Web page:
DUCKWORTH: Yeah. I wanted Lasik, too. I’m in on everything, Stephen. I’m like, “Go ahead and nuke my eye and give me the confirmation bias vaccine. I guess I’m not thinking through the possible downsides as clearly as you are. I mean, I didn’t really hesitate at all to get Lasik. And I’m not talking about recently. I’m talking about when it first came out.
DUBNER: When it was still done by rogue Russians in VW vans driving down side streets in Philadelphia.
DUCKWORTH: I believe I got it from a certified ophthalmologist. But still, it was relatively new. And I was like, “I’m in.” I’m not actually doing what you’re supposed to be doing according to judgment and decision-making scientists, which is carefully weighing the counterarguments as well.
DUBNER: So, let’s just say, you get the confirmation bias vaccine. I don’t. How many people need to get it for it to be eliminated? Is there herd immunity for this confirmation bias vaccine?
DUCKWORTH: I wonder, actually, whether the upside of confirmation bias is that you move forward from this whole decision-making process to action. And if you just play that out in hiring, you hire the person, right? And you go forward. And maybe it was not a great decision and you part ways, but you’re not sitting there still deliberating. And I do wonder this about the whole judgment and decision-making canon. I have often wondered whether they, in fact, are themselves biased towards judgment and decision-making as being the be-all and end-all. Because most of human life is action. You’ve got to, like, move forward. Sign the lease, or don’t sign the lease. And maybe instead of having 80 percent of people inoculated against confirmation bias, and therefore taking many more hours and days to make any decision because they now have to see all the sides of it, maybe instead we could get herd immunity if only, say, 10 percent of people got this. And we call them “the deliberators.” And every time we have to make a decision, we’re like, “You deliberators, since you have been inoculated and are going to spend all of your time writing out the pros and cons, you guys do that. And the 90 percent of us who have not been vaccinated, we’re going to actually go do stuff.”
DUBNER: So, the deliberators are a kind of Supreme Court that does the heavy cognitive lifting for us.
DUCKWORTH: We’ll call them the brains, or something.
DUBNER: I like that. I’ve also read that confirmation bias seems to be a human phenomenon. So, we could also just make dogs the Supreme Court of deliberators.
DUCKWORTH: Oh, yes.
DUBNER: I think that’s more practical, really.
* * *
No Stupid Questions is part of the Freakonomics Radio Network, which also includes Freakonomics Radio, People I (Mostly) Admire, and Sudhir Breaks the Internet. This episode was produced by me, Rebecca Lee Douglas. And now, here is a fact-check of today’s conversations.
Angela says that she likes to lie on her stomach on the floor of her office and read papers in a patch of sun. She can’t remember whether this position is called “prone” or “supine.” The prone position describes a person lying face down or on their stomach. Supine position is the 180-degree difference — a person lying flat on their back. Listeners might have grown more familiar with the prone position during the pandemic, as it was widely discussed by medical journals and news outlets as part of the treatment protocol for patients on ventilators with Covid-19. While gravity suppresses the lungs in the supine position, the prone position allows for better airflow.
Later, Stephen says that Spanish flu was a misnomer for the H1N1 virus that caused the 1918 pandemic. This is correct. The virus began to spread towards the end of World War I, and its mortality rate is estimated to have been over three times that of the war casualties. To maintain morale, European governments on both sides minimized early reports of the virus. Spain was a neutral country, and journalists were able to report on the disease. Thus, it appeared as if the flu originated in Spain, even though it hadn’t. But because news outlets there were transparent about the virus, the pandemic was dubbed the “Spanish flu.”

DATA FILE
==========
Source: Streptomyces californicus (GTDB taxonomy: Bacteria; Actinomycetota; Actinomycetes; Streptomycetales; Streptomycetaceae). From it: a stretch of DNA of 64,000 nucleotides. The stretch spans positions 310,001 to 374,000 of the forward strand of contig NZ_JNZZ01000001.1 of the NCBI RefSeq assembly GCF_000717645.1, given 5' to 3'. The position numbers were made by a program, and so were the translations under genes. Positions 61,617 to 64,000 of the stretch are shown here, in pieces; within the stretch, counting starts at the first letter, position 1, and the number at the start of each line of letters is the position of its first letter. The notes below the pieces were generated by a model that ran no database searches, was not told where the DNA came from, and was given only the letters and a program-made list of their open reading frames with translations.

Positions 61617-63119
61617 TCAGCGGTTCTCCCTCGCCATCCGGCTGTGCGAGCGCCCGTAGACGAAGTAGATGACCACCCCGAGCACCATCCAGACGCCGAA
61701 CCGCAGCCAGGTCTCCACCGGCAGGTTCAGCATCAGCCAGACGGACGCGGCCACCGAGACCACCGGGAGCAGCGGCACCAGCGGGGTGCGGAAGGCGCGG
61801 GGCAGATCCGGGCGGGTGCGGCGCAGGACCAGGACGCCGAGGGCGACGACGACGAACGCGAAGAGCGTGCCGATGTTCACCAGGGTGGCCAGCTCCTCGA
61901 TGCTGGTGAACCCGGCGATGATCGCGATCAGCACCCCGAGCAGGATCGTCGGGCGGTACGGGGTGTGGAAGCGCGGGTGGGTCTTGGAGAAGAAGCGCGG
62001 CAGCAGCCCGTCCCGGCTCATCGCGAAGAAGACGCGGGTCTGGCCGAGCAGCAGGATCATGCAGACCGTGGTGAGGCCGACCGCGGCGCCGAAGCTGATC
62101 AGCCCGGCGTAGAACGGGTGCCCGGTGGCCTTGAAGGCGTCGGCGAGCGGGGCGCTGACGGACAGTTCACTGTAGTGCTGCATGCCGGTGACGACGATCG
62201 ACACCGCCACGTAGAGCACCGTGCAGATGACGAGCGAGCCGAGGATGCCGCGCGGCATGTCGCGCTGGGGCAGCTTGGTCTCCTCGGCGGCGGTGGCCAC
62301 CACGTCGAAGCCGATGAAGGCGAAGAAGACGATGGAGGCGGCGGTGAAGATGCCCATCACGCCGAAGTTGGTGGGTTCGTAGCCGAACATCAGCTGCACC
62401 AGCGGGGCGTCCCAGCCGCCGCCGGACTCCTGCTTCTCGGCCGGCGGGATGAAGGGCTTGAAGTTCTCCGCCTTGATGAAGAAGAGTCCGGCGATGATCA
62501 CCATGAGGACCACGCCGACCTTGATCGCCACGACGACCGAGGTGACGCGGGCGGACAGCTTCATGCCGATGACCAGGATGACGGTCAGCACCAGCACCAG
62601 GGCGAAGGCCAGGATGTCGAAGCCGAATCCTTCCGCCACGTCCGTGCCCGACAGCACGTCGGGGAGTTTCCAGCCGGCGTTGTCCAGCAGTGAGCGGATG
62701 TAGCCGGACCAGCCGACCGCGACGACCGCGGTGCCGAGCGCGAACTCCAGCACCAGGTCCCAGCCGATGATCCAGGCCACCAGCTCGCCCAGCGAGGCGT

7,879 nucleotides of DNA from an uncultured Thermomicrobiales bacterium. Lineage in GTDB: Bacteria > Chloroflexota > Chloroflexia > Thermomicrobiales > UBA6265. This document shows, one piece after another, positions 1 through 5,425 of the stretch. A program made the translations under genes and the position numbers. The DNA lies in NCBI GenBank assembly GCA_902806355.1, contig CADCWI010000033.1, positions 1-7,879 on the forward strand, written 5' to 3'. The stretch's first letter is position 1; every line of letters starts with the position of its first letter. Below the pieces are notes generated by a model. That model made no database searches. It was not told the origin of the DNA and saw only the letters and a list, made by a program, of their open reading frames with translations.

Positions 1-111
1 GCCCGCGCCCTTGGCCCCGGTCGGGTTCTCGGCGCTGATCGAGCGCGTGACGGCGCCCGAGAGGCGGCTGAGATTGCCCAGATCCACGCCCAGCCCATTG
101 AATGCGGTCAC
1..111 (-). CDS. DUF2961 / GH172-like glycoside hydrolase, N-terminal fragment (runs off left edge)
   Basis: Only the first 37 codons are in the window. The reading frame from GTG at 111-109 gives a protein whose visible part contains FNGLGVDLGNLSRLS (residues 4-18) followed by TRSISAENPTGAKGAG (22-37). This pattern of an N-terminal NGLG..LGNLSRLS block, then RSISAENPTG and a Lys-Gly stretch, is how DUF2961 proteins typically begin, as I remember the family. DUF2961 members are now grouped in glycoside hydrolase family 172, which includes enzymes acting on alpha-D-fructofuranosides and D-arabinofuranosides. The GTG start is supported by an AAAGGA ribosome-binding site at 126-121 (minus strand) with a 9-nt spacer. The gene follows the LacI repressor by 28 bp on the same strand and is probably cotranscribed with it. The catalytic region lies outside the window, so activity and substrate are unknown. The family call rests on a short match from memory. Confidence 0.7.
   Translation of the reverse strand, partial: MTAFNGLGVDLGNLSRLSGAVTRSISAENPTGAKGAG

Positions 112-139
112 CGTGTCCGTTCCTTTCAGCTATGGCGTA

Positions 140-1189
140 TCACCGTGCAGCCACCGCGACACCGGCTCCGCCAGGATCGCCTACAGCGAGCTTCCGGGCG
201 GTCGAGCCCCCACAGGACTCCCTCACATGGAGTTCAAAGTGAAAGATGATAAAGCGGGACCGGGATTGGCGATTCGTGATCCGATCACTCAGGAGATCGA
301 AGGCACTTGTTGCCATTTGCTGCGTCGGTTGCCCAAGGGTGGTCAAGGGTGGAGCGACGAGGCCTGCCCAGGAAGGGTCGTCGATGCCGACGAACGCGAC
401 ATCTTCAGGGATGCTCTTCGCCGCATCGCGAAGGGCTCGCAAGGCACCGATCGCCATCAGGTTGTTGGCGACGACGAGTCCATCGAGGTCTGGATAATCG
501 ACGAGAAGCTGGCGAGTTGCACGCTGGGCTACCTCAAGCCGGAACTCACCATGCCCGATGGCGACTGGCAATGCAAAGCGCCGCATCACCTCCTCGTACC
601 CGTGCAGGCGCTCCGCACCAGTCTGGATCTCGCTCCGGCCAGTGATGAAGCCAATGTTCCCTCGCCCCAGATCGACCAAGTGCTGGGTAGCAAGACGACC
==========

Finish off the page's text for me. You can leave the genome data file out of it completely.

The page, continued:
Finally, Angela worries that her behavior is Machiavellian. And she and Stephen wonder how Machiavelli would have felt about having his name used as a descriptor to imply unscrupulousness, duplicity, and cunning. Niccolo Machiavelli was an Italian Renaissance diplomat who is infamous for his 1513 book The Prince, a treatise on how to acquire power and keep it. Some scholars have asserted that Machiavelli himself was not very Machiavellian. His later works Discourses on Livy and The Art of War seem to run counter to the advice given in The Prince. Some historians believe that The Prince is actually a satirical piece, meant to ridicule monarchy, and others think he may have had a change of heart. But I’m sure that historians would agree, it doesn’t seem like Angela’s attempts to get others to like her by showing her fondness for them could be construed as Machiavelli-adjacent in any context.
That’s it for the fact-check.
No Stupid Questions is produced by Freakonomics Radio and Stitcher; our staff includes Alison Craiglow, Greg Rippin, Mark McClusky, James Foster, Joel Meyer, Tricia Bobeda, Zach Lapinksi, Mary Diduch, Brent Katz, Morgan Levey, Emma Tyrell, Lyric Bowdich, Jasmin Klinger, and Jacob Clemente. Our theme song is “And She Was” by Talking Heads — special thanks to David Byrne and Warner Chappell Music. If you’d like to listen to the show ad-free, subscribe to Stitcher Premium. You can also follow us on Twitter at NSQ_Show and on Facebook @NSQShow. If you have a question for a future episode, please email it to firstname.lastname@example.org. And if you heard Stephen or Angela reference a study, an expert, or a book that you’d like to learn more about, you can check out Freakonomics.com/NSQ, where we link to all of the major references that you heard about here today. Thanks for listening!
DUBNER: “Look, I’ve been isolated for the past 15 months. And I’ve discovered that I don’t really enjoy parties. So, thanks for the invitation.”
DUCKWORTH: “I’ve discovered that I don’t really like you.”
- “Collaborating During Coronavirus: The Impact of COVID-19 on the Nature of Work,” by Evan DeFilippis, Stephen Michael Impink, Madison Singell, Jeffrey T. Polzer, and Raffaella Sadun (Harvard Business School Working Paper, 2020).
- “Pandemics Leave Us Forever Altered,” by Charles C. Mann (The Atlantic, 2020).
- Thinking, Fast and Slow, by Daniel Kahneman (2011).
- Bowling Alone: The Collapse and Revival of American Community, by Robert Putnam (2000).
- American Pastoral, by Philip Roth (1997).